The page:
The Indians are a Team, with a capital 'T', joyfully seizing the moment. They scratch and claw their way to victory. What Francona has coaxed from them is indisputably amazing. But in the end, they defy explanation. Consider their clean-up hitter, Mike Napoli, a lumbering and 35 year-old journeyman slugger without a true position waived away by Boston a year ago for mere peanuts and nary a tear. Yet under Francona's extraordinary spell Napoli had 34 homers and 101 ribbies while bringing spirit to the clubhouse all agree was vital. Although hitting less than .100 post-season, Tito still has him firmly planted in clean-up. The Indians are a team that can be carried by a Mike Napoli. And that's charming!

Cubs-Indians; it's the showdown at the end of this rainbow the Republic of baseball now demands, although one must allow that -- as of the writing -- the Blue Jays and Dodgers remain intent on messing with that pleasing scenario. We shall see.

But in the meantime we're left to wonder: if the Red Sox had been merely honest and fair with Terry Francona, and hadn't needlessly dumped Andrew Miller, and somehow found a way to swallow their pride and keep Jon Lester who do you think would be now heading for baseball's summit? The answer is, as they say, "a no-brainer."

These playoffs could yet get too long and labored. But as has been increasingly the case, the early rounds have been terrific. Intensity is off the charts with high drama overflowing and agonizing schemes and strategies by managers ripe for dissecting. It began with the wild Jays-Orioles wild card won in an extra inning walk-off, continuing through the Cubs-Giants beauty featuring consecutive incredible finishes, then on to the Cubs-Dodgers opener won impossibly on a pinch-slam.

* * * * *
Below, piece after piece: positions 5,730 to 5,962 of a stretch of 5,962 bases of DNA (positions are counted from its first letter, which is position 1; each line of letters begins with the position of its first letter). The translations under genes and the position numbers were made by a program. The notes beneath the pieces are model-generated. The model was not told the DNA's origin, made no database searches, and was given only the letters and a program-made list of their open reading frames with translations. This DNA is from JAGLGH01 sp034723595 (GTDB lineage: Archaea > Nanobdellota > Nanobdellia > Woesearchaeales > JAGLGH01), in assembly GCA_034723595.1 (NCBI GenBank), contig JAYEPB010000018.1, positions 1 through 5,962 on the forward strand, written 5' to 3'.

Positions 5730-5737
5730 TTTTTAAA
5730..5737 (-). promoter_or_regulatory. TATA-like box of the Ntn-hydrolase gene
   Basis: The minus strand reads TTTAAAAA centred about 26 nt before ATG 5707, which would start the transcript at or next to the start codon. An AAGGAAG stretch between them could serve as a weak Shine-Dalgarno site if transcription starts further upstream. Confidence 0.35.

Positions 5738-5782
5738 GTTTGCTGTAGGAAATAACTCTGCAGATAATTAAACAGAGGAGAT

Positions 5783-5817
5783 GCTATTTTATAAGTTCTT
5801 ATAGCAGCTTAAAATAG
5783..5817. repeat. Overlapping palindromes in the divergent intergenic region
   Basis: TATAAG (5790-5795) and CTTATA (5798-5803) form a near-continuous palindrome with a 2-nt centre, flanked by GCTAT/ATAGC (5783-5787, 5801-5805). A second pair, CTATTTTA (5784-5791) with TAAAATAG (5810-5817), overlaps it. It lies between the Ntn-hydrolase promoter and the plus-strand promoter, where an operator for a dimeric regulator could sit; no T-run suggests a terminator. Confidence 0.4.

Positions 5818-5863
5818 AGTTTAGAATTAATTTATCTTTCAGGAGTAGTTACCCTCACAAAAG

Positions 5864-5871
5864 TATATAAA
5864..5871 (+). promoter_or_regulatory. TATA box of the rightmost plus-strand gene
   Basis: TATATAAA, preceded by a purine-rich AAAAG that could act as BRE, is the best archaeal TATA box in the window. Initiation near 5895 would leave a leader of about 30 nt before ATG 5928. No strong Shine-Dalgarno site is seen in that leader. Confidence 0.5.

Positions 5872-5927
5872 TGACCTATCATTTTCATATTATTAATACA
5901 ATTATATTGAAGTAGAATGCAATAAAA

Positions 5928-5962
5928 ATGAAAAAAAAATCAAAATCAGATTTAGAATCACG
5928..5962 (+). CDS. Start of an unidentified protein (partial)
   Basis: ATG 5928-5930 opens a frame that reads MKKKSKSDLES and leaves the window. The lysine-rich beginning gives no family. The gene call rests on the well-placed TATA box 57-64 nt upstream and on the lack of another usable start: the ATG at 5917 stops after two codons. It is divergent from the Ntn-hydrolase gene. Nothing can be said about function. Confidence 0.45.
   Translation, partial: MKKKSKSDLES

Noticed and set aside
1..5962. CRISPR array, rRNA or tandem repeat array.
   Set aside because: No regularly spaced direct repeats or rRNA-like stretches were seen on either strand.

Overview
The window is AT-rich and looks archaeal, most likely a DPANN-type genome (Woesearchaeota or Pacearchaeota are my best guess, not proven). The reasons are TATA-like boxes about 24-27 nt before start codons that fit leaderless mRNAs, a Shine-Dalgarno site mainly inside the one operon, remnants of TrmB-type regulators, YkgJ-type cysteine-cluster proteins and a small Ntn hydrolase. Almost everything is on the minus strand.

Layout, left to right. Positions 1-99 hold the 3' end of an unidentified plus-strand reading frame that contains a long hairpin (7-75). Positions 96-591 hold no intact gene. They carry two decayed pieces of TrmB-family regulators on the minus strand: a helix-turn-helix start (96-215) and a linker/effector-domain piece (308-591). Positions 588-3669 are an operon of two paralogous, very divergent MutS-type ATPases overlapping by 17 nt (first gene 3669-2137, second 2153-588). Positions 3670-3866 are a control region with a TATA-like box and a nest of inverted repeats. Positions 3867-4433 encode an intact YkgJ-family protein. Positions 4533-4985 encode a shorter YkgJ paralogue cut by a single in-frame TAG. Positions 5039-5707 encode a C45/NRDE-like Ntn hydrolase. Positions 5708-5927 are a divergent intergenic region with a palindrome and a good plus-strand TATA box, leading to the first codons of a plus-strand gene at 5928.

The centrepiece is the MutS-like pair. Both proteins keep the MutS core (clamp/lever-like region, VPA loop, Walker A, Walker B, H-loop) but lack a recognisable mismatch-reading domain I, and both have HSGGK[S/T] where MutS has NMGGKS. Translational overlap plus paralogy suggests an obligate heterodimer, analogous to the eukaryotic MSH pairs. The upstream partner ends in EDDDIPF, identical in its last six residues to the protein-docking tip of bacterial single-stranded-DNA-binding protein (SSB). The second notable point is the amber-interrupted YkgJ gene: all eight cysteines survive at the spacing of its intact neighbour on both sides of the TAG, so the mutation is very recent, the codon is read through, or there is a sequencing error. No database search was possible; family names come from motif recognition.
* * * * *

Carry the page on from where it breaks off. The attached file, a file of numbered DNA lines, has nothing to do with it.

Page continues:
Will the early rounds outclass the later ones, including the Series? It's been lately the trend as well in other games, notably football and hockey. Surviving early playoff-rounds has become the obsession with just making it to the finals a reward in itself. Subtly, the playoffs have diminished the World Series.

Enroute there's been the further irony of the Yankees -- not even bit-players in the melodrama -- nonetheless playing a crucial role. The Yankee's fire sale trading of lights out relievers Andrew Miller and Aroldis Chapman to the Indians and Cubs respectively has spectacularly influenced the proceedings. Miller has become the Indians' Messiah, performing with an eerie brilliance. If less sensationally, Chapman nonetheless anchors the Cubs' great expectations.

Once again here in Boston, however, the Yankees influence is rather more rueful. In retrospect, they deserve much credit for the Red Sox swift and painful exit. It was that three-game swoon the last week in New York punctuated by Mark Teixeira's farewell grand-slam that was most responsible for them blowing playoff home-field advantage. And a crippling blow it was.

Or do you not agree they'd have fared rather better if the first two games had been in Boston, not Cleveland. You have all winter to chew on that, old Sport.

Clark Booth is a renowned Boston sports writer and broadcast journalist. He spent much of his long career at Bostonís WCVB-TV Chanel 5 as a correspondent specializing in sports, religion, politics and international affairs.